Mortality in the fast-progressing cases was primarily from pneumonia, by virus-induced consolidation. Slower progressing cases featured secondary bacterial pneumonias while some suspect neural involvement led to psychiatric disorders in a minority of cases. Some deaths resulted from malnourishment and even animal attacks in overwhelmed communities.

Global mortality rate from the influenza was estimated at 2.5%–5% of the population, with some 20% of the world population suffering from the disease to some extent. The disease spread across the world killing twenty-five million in the course of six months; some estimates put the total of those killed worldwide at over twice that number, possibly as high as 100 million. An estimated 17 million died in India alone, with a mortality rate of about 5% of the population. In the Indian Army, almost 22% of troops who caught the disease died of it. About 28% of the population of the U.S. suffered from the disease, and some 500,000–675,000 died from it. Some 200,000 were killed in Britain and more than 400,000 in France. The death rate was especially high in indigenous peoples where some entire villages perished in Alaska and southern Africa. Fourteen percent of the population of the Fiji Islands died in a period of only two weeks while 22% of the population of Western Samoa died. By July of 1919, 257,363 deaths in Japan were attributed to influenza, giving an estimated Japanese mortality rate of 0.425%, much lower than nearly all other Asian countries for which data are available.

Social facts

While it usually only infected less than one-third of the population in most places and killed only a fraction of those infected, there were a number of towns in several countries where the entire population was wiped out. The only sizeable inhabited place with no documented outbreak of the flu in 1918–1919 was the island of Marajo at the mouth of the Amazon River in Brazil.

Many cities, states, and countries enforced restrictions on public gatherings and travel to try to stay the epidemic. In many places theaters, dance halls, churches and other public gathering places were shut down for over a year. Quarantines were enforced with little success. Some communities placed armed guards at the borders and turned back or quarantined any travellers. One U.S. town even outlawed shaking hands.

Even in areas where morbidity was low, those incapacitated by the illness were often so numerous as to bring much of everyday life to a stop. Some communities closed all stores or required customers not to enter the store but place their orders outside the store for filling. There were many reports of places with no health care workers to tend the sick because of their own ill health and no able bodied grave diggers to inter the dead. Mass graves were dug by steam shovel and bodies buried without coffins in many places.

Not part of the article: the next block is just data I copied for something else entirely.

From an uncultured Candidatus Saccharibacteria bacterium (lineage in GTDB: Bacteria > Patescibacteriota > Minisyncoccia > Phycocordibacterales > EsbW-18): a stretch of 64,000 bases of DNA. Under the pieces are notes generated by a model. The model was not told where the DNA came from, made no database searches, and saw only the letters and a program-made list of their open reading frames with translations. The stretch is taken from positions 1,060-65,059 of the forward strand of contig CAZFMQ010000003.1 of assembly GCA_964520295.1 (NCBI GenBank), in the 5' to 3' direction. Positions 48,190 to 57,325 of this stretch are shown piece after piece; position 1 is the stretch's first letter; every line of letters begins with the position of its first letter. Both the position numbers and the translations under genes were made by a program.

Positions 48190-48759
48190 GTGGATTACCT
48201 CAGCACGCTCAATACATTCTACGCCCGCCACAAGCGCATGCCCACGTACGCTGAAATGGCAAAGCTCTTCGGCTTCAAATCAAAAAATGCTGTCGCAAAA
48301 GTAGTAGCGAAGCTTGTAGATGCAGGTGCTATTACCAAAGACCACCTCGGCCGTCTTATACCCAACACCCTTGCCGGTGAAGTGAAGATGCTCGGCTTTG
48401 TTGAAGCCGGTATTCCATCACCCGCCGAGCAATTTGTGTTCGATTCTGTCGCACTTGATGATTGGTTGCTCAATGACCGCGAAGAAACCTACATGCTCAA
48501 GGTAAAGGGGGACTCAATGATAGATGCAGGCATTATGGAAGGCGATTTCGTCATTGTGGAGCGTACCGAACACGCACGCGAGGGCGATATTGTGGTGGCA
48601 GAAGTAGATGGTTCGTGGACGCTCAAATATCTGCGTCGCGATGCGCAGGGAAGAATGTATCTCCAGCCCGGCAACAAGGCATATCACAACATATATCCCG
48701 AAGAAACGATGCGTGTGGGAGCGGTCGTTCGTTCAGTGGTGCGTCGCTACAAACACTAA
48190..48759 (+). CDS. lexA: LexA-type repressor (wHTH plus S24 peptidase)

The social effects were intense due to the speed of the epidemic. AIDS killed 25 million in its first 25 years, but the Spanish flu may have killed as many in only 25 weeks beginning in September 1918.

The Spanish Flu vanished within eighteen months, and the actual cause was not determined at the time. It appears to have been an H1 virus type. (The outbreaks of bird flu in Hong Kong in 1997 and other parts of Asia since then are an H5 type.) The influenza virus was not understood by medical science at the time. Most of the contemporary effort was spent in an unsuccessful quest to find a vaccine to the supposed bacterial cause of the disease, Bacillus influenza. In fact this was only one of several causes of secondary pneumonia associated with the epidemic. Two much milder influenza pandemics followed the Spanish Flu: the Asian Flu in 1957, and the Hong Kong Flu in 1968.

It has been suggested that the stresses of combat, possibly combined with the effects of chemical warfare, may have weakened soldiers' immune systems thereby increasing their vulnerability to the disease and accelerating the process. Certainly the close quarters and mass movement of troops helped in its spread.

Bayer aspirin was just hitting the market in the U.S. at the time of the Spanish flu, but because Bayer was a German company, and World War I was happening at that time, many Americans distrusted it and thought that it was a form of germ warfare. This theory was even suggested by U.S. government officials.

This article is licensed under the GNU Free Documentation License. It uses material from the Wikipedia article "Spanish_Flu".